“I feel like I’m a bad mom.” That’s what one of my friends said to me recently over the phone. I could hear the sorrow in her voice and sense that she had tears spilling out of her eyes. “I feel like a failure as a wife and mother,” she’d said. Then the crying became uncontrollable, and I told her I’d be right over.
She’s not the first one who has told me my husband criticizes my parenting or even my boyfriend criticizes my parenting skills.
If you are not harming your children, they are fed, and they are being looked after, you’re not a bad mom!
So, why do husbands and boyfriends, too, act like such jerks?
It’s only natural for us to disagree at certain points. Were you on the same page before you had kids? Was everything fine before, and now he’s suddenly changed? You’ll have to delve into these questions since each relationship is different.
I will say this…if your husband or boyfriend has suddenly changed, you need to find out why. But if you and your partner have never discussed the topic of parenting, it’s time to get on the same page. Here’s how!
Tips for Putting Aside Your Parenting Differences
Your partner should never call you a bad mom if you care for your children, feed them, and love them. These tips will help sort out your differences.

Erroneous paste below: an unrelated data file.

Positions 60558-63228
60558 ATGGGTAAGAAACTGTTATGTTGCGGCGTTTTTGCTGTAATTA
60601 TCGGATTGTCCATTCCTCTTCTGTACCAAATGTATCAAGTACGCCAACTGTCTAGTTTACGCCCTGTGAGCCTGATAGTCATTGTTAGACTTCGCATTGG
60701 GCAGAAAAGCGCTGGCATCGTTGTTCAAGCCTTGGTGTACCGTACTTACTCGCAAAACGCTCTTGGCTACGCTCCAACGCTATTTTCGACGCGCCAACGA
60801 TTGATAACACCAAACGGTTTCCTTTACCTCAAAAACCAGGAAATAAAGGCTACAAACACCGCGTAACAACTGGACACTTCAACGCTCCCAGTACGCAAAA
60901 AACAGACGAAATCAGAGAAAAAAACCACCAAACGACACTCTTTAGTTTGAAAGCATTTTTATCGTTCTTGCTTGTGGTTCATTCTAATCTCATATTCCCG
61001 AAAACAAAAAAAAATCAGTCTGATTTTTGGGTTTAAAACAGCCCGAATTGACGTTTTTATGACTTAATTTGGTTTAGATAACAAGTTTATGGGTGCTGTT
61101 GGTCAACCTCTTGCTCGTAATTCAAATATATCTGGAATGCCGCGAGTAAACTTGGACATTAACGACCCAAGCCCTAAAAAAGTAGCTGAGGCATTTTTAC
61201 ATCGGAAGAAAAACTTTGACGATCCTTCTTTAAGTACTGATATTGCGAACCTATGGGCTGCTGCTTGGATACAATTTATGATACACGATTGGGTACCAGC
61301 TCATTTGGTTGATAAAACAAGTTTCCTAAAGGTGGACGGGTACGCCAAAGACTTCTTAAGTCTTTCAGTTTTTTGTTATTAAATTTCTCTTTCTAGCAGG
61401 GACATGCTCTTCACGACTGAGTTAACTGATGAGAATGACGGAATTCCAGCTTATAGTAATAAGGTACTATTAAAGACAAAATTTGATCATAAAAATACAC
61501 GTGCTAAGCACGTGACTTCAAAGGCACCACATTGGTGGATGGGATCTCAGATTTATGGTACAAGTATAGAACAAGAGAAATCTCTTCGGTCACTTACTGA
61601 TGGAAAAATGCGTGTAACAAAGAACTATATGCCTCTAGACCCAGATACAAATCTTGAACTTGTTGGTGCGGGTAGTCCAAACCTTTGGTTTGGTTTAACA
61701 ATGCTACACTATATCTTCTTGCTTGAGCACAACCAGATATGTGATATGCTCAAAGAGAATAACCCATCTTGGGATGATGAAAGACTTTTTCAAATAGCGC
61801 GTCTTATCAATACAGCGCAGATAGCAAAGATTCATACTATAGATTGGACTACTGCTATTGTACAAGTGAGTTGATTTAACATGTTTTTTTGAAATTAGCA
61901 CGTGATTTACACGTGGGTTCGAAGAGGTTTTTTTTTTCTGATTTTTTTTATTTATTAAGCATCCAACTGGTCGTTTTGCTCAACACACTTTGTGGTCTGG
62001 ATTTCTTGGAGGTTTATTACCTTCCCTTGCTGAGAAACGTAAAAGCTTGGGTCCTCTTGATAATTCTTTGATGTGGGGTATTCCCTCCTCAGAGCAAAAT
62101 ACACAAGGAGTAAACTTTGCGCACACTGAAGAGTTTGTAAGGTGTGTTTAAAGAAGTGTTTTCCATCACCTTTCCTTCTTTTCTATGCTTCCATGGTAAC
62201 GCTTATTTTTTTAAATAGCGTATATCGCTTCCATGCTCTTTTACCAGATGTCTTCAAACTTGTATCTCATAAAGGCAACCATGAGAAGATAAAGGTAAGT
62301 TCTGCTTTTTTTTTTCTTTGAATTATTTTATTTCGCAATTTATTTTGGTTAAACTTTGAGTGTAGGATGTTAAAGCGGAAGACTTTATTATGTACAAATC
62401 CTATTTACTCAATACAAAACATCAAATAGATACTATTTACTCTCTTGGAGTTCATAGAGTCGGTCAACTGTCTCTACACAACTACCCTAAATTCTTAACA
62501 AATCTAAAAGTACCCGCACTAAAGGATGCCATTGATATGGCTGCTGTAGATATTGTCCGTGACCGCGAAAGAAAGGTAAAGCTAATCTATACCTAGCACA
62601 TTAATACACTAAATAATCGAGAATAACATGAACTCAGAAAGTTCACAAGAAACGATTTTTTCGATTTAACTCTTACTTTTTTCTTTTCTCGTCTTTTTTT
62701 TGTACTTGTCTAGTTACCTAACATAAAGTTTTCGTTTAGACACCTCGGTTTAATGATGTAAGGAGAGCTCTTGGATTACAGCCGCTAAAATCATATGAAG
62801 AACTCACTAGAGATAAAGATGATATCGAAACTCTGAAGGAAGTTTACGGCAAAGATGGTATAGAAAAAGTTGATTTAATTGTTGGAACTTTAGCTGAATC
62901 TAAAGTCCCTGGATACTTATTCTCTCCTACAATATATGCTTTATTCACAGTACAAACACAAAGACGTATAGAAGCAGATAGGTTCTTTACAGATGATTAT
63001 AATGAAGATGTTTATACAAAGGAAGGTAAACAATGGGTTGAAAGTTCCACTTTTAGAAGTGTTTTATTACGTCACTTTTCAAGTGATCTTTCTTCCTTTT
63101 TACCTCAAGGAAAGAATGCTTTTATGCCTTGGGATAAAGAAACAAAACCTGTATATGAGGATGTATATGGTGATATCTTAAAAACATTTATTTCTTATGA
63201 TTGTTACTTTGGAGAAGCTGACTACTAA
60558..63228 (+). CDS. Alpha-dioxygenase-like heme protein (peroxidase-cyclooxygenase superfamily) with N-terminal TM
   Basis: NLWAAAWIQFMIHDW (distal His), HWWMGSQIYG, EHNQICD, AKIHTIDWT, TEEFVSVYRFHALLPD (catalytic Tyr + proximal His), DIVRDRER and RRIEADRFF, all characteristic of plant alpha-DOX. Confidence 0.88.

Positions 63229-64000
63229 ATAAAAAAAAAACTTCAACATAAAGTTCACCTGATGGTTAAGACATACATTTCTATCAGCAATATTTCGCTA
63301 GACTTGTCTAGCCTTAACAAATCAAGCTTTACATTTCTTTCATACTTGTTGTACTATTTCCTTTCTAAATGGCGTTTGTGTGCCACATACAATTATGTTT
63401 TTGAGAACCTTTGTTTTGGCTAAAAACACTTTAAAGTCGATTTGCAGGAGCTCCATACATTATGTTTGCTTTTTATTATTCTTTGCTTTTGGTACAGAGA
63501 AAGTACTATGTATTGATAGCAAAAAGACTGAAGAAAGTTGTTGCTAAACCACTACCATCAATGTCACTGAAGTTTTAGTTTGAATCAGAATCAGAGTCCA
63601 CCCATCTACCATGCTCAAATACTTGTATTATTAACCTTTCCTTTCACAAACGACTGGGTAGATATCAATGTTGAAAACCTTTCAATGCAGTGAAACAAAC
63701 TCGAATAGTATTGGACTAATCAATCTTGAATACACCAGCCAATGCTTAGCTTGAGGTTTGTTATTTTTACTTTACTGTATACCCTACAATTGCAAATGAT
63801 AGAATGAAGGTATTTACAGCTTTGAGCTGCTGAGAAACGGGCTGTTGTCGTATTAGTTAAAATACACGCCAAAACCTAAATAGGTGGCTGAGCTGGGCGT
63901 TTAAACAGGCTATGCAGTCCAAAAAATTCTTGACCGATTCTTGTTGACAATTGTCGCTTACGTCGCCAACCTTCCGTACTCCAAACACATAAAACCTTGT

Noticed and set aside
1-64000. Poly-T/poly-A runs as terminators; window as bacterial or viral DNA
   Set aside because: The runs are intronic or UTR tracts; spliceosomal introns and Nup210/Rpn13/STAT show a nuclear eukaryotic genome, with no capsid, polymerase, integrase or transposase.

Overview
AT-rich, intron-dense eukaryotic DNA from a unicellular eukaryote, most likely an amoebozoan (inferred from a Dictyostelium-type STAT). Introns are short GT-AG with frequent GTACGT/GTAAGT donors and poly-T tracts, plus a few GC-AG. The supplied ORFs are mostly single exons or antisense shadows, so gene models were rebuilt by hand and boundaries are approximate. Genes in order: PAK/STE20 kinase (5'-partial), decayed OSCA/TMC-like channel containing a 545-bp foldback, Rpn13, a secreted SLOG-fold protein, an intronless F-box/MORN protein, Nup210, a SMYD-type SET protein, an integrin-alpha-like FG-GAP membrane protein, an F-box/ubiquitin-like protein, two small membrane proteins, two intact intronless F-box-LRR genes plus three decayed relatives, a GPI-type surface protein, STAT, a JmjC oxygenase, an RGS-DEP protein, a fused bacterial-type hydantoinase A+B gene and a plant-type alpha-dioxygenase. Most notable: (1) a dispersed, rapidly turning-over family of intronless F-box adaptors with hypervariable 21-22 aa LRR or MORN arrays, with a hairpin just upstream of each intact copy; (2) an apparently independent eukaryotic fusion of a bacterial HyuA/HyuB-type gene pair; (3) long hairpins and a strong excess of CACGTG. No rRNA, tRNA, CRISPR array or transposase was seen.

Talk to each other
Regardless of how this started, it’s important to sit down and talk to one another. Did something change in either of your parenting philosophies? Did you never talk about how to raise your kids?
That’s ok because you can talk about it now. I suggest discussing how you each were raised. Talk about what you liked about it and what you disliked, and let him have the chance to explain his upbringing.
You will likely not agree on everything, but you can work together to compromise and make the best choices together.
Establish rules you both agree with
Children need routine and discipline to thrive in life. You can’t just tell them to be good or else. That ambiguity sets everyone up for failure.
Here, you should each list what you think are specific and proper rules for your children. Be honest with each other without being cruel. Decide which ones are most important and merge them into one list. Then you will share this list as a united front with your children.
Accepting their input after you and your spouse have agreed upon the rules is an excellent idea for older children. It will prove more accepting than simply laying down your version of the 10 Commandments.
Decide on consequences
Does your husband make you feel like a bad mother because you don’t follow through with the consequences? Or are your consequences too harsh? Whatever the case, just like you did with setting the rules together, discuss what you both think is fair as a consequence of breaking those rules.
When your parenting styles are completely opposite, this may be more challenging to do. You may be the kind that prefers to talk about mistakes with your kids, while your husband may want to enact stricter measures. Discuss a way to meet in the middle here for the sake of your kids. Once you agree, put those consequences in writing as you did with the rules to avoid confusion in the family.